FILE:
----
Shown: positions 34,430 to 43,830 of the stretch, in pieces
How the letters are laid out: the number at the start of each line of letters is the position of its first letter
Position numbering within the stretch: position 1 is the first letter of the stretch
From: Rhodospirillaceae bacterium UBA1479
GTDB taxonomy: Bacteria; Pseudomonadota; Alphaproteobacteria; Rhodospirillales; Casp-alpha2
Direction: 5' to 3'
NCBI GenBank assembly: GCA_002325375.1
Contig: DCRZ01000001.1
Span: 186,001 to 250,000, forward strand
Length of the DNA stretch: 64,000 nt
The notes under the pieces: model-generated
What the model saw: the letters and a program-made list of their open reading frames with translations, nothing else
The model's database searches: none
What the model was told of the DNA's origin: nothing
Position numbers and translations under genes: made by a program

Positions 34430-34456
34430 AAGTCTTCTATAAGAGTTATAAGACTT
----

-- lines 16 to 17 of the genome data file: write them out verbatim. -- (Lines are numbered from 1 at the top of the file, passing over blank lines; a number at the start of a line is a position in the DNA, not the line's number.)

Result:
Positions 34430-34456
34430 AAGTCTTCTATAAGAGTTATAAGACTT